Adolescent Brain Development: What You Emphasize to Your Child Matters Later

Not too long ago, I attended a maturation program at my son’s school. The first hour was just for parents and caregivers, and dealt with adolescent brain development. As the presenter talked about the way the brain develops during the years of adolescence, I was struck with a few interesting thoughts about how I can increase the chances that my son will become a fully functioning and productive member of society later on.

A Few Facts about Adolescent Brain Development

The presenter offered some interesting facts about brain development for us to chew over. First of all, he pointed out that the brain isn’t fully developed until sometime in your mid-20s. On top of that, the brain develops from the back to the front. Guess where all the high-functioning decision-making stuff is? That’s right: In the front. So that says a lot about why teenagers act the way they do.

But there were two more interesting facts about brain development that stood out to me, including:

  1. Ages 10 to 13 see an increase in the development of brain cells and synapses. It’s a huge buildup on a scale not seen since very early childhood.
  2. The brain is a “use it or lose it” proposition. Pathways that aren’t well traveled are discarded.

So the time of adolescence is very important in brain development, but it is also challenging because there’s a lot going on, and teens need to figure out how to deal with it.

Helping Your Child Develop Good Habits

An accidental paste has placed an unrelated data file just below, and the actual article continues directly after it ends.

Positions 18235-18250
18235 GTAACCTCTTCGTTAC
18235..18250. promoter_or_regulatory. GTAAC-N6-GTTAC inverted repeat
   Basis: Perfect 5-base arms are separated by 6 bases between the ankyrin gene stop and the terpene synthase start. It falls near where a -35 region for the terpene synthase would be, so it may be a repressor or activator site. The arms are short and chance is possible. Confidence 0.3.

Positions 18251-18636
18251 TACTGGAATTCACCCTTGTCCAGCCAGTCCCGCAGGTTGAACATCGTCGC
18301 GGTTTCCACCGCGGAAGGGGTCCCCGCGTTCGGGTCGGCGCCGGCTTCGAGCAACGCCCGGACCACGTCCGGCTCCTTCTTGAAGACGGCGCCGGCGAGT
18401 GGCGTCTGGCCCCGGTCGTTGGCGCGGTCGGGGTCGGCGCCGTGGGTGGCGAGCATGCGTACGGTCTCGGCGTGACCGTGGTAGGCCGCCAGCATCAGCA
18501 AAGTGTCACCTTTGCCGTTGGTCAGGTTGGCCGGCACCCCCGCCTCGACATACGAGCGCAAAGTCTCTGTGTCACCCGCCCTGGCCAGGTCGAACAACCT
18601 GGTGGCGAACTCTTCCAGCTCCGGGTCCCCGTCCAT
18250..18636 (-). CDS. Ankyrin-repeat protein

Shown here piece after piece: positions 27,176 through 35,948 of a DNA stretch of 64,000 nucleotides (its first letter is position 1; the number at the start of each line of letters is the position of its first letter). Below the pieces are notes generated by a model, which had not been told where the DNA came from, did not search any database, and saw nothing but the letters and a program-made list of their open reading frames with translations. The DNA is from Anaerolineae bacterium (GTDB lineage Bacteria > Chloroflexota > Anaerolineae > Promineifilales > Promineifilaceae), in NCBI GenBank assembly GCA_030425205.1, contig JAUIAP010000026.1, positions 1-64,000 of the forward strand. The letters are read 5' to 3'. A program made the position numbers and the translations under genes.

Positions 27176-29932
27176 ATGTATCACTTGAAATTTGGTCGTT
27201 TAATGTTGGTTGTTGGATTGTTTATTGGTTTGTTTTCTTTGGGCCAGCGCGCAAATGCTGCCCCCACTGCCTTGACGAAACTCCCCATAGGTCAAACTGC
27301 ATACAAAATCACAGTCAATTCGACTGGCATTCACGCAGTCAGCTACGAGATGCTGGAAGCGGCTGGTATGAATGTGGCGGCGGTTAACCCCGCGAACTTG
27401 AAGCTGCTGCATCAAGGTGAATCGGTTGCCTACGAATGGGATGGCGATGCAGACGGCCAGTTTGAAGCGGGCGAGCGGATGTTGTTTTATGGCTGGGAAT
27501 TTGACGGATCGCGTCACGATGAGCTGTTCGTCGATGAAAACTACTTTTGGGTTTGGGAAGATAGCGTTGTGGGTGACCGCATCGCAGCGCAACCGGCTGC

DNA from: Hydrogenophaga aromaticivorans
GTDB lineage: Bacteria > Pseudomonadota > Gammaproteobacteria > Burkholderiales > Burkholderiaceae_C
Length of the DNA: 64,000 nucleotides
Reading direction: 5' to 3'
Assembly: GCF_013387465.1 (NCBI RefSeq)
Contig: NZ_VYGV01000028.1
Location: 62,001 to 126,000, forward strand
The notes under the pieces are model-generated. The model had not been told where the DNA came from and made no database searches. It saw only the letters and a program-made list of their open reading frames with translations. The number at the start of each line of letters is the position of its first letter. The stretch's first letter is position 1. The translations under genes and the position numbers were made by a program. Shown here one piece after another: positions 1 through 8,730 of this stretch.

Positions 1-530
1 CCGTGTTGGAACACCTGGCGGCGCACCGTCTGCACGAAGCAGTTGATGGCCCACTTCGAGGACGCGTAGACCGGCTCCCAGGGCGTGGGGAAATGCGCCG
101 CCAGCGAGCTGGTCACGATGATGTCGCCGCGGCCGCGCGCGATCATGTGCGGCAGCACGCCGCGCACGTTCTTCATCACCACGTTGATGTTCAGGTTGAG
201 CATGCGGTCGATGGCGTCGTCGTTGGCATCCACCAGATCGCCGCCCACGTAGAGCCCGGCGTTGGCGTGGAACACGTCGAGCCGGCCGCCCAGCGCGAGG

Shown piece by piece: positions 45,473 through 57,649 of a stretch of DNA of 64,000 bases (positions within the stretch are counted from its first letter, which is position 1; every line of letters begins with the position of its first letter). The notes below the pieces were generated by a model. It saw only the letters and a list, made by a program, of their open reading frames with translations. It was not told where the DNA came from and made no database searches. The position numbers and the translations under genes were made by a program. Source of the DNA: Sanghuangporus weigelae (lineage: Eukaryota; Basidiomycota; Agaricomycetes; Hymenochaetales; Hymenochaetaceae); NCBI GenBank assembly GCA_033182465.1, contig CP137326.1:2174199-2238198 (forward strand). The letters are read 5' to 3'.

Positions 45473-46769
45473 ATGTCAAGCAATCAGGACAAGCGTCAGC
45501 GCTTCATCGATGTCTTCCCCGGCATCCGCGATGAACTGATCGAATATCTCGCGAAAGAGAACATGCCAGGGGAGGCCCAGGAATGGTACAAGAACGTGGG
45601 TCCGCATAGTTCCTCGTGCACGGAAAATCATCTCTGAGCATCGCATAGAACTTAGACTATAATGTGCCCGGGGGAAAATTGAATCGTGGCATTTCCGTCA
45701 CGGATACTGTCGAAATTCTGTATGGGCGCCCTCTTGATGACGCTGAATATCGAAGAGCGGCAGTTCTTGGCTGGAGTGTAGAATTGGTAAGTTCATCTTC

I’ve always been pretty good about enforcing things like work before play with my son, but after this learning experience, I realized that consistency is especially important in some areas.

What really stood out to me is that adolescents are learning at a rapid pace. They have a great capacity. But, at the same time, the brain is also developing pathways that can become permanent later on. The things that adolescents focus on most during these years of “pruning” in the brain are the things that are most likely to stick with them later.

Adolescent Brain Development: What You Emphasize to Your Child Matters Later
As a result, it’s important to carefully think about the experiences and habits you want to encourage your children to develop. I’ve been much more consistent at setting up a situation in which my son does homework and practices music each day before he gets to do something “fun” like play video games or watch TV. Additionally, I’m making it a point to limit the time spent on these entertainment options in favor of finding other interesting things to do.

Instead of training him to think that “I’m bored” means “I need TV or video games” we look for other options to keep the electronic-watching down. This can be sports activities, going outdoors, playing board games, or reading. I don’t want him strengthening the pathways that lead him to think that it has to be all about video games and movies right now.

It’s also important to use this time to help adolescents learn how to cope with challenges. This is a little more difficult, since it can be frustrating for me as well. However, I want my son to be able to rise to challenges, so we talk about difficult concepts and I encourage him to solve problems constructively when possible.

We also introduce different foods to my son, and different experiences. Some of what I’ve read about brain development in teenagers encourages various experiences so that adolescents can get used to different ways of doing things, and to help them avoid getting too stuck in one thing. My parents encouraged us to be involved in at least one sport, one cultural/performance activity, and one academic pursuit growing up so that we could develop well-rounded characteristics.

This makes sense in light of what I’ve been learning. My son is “only” 11 right now, but he’s right at the cusp of new and exciting developments. The habits and interests he develops now could influence him for the rest of his life. As a result, I want to encourage him in things that will teach him to strive, innovate, and make healthy decisions, from the activities he participates in to the food eats.

What do you think? How are you hoping to help your kids develop as people?

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